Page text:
Sluggish cognitive tempo: longitudinal stability and validity

  • Alexander VuEmail author
  • Lee Thompson
  • Erik Willcutt
  • Stephen Petrill
Short Communication


Emerging research has identified sluggish cognitive tempo (SCT) as a construct separate from ADHD predominately inattentive presentation. The present study explores the longitudinal stability of SCT over a period of 7 years, specifically the independent effects of SCT on behavioural and academic outcomes concurrently over a 3-year period. A sample of 639 twins, aged 6–12 years, participating in the Western Reserve Reading and Math Project (WRRMP) were assessed at seven annual home visits. The WRRMP sample is an unselected sample of twins representative of the general population of typically developing school-age children. The current investigation will focus on parent and teacher reports which assess attention deficit hyperactive/impulsive disorder (ADHD) and standardized achievement measures which assess academic outcomes. Over periods longer than 1 or 2 years, SCT does not display good longitudinal stability (r < .60). SCT also does not have consistent significant independent effects on academic outcomes once the effects of ADHD were controlled for. Over a 7-year period, SCT does not demonstrate consistent longitudinal stability. SCT significantly predicts social problems, internalizing behaviours, and anxious/depressive behaviours after the effects of ADHD are controlled for. SCT has no significant independent effects on cognitive or educational outcomes after the effects of inattentive ADHD are controlled for.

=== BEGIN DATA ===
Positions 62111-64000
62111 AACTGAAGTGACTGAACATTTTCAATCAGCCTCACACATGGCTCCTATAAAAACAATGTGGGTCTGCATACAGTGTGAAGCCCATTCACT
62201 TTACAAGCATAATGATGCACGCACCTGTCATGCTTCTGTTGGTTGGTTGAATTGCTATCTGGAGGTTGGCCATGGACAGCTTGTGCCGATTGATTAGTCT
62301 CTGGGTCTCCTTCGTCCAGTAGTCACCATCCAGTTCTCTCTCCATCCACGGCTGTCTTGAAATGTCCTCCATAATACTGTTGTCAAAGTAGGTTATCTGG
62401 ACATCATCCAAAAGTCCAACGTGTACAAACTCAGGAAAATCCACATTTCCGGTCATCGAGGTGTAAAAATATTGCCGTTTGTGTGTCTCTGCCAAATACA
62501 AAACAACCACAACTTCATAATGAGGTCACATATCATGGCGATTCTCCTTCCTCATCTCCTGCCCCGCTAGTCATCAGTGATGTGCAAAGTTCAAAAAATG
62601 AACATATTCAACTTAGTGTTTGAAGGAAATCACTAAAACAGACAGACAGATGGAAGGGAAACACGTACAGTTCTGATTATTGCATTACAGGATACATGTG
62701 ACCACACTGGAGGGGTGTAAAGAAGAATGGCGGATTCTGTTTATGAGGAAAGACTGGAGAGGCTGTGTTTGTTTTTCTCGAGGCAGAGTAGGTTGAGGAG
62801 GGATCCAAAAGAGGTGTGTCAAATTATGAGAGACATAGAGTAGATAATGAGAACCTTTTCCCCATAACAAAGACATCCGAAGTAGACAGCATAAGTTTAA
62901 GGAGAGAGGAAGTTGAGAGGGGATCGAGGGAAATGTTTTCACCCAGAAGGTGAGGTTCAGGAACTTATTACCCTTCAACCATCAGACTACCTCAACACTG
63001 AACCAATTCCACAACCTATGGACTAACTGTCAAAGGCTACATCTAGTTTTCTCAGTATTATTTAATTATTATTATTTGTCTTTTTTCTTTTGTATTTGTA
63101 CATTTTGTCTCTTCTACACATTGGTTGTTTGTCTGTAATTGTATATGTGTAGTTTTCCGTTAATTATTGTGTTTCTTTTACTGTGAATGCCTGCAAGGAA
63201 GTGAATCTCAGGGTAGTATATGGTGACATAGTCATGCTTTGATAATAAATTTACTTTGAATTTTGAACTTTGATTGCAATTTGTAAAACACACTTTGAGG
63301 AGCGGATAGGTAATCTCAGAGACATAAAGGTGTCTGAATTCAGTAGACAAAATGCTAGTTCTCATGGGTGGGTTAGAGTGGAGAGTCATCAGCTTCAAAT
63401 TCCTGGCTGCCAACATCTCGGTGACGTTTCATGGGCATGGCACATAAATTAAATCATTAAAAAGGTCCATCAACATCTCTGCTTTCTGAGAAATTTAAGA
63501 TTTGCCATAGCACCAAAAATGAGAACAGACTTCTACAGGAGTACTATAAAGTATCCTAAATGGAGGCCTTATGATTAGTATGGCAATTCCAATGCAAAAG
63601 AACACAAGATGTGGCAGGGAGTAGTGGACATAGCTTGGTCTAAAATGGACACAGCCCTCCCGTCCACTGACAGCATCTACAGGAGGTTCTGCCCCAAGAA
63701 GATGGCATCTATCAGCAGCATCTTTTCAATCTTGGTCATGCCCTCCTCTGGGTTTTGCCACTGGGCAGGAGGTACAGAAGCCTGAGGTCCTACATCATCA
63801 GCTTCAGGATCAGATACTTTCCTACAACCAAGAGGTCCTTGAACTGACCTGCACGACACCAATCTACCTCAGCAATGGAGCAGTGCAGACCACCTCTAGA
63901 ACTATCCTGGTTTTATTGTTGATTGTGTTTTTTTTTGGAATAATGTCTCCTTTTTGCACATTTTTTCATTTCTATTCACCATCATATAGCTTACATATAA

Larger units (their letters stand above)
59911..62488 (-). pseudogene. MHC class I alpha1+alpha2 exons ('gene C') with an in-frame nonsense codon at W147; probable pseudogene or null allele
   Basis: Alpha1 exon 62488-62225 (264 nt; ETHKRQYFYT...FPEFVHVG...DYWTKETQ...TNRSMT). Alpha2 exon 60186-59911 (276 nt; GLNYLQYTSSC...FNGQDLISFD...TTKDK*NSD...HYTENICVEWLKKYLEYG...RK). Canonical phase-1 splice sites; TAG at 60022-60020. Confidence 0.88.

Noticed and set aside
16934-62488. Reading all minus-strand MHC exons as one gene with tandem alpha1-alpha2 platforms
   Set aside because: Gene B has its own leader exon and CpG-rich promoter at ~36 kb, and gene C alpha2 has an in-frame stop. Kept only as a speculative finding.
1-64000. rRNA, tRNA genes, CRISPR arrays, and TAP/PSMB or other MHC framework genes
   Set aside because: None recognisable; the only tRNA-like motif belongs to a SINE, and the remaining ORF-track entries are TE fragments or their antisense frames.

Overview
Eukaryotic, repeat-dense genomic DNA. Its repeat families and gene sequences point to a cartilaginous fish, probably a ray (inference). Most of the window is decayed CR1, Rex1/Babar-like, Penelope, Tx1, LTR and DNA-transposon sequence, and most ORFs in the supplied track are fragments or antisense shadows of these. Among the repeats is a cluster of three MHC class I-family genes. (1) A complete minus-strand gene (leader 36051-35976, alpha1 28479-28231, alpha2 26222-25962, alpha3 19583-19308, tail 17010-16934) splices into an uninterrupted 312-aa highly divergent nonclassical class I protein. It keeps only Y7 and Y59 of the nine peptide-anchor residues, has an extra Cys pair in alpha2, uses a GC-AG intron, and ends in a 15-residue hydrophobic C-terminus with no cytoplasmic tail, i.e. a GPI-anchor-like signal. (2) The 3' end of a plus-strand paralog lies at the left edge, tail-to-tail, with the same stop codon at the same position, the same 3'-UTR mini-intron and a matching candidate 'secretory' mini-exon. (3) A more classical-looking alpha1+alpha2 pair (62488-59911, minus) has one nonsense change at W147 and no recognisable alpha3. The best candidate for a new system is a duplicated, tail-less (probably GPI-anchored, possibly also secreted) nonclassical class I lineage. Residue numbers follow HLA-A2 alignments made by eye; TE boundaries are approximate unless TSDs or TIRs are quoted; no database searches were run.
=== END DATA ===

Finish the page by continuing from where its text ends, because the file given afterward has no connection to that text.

Sluggish cognitive tempo ADHD Stability Validity 



The Fund was provided by Eunice Kennedy Shriver National Institute of Child Health and Human Development (Grant Nos. HD038075, HD059215, HD068728, HD075460) and National Centre for Advancing Translational Sciences (Grant Nos. 8UL1TR000090-05).

Compliance with ethical standards

Conflict of interest

There are no conflicts of interest to report. This article has not been previously published in any form and has not been submitted or is being submitted to any other journal or publisher. This study was fully approved by the Case Western Reserve Institutional Review board and participants in this study gave informed consent, the forms for which are available upon request.


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Copyright information

© Springer-Verlag GmbH Austria, part of Springer Nature 2019

Authors and Affiliations

  1. 1.Department of Psychological SciencesCase Western Reserve UniversityClevelandUSA
  2. 2.ClevelandUSA
  3. 3.HoustonUSA
  4. 4.Department of Psychological SciencesCase Western Reserve UniversityClevelandUSA
  5. 5.Department of Psychology and NeuroscienceUniversity of Colorado BoulderBoulderUSA
  6. 6.Department of PsychologyOhio State UniversityColumbusUSA

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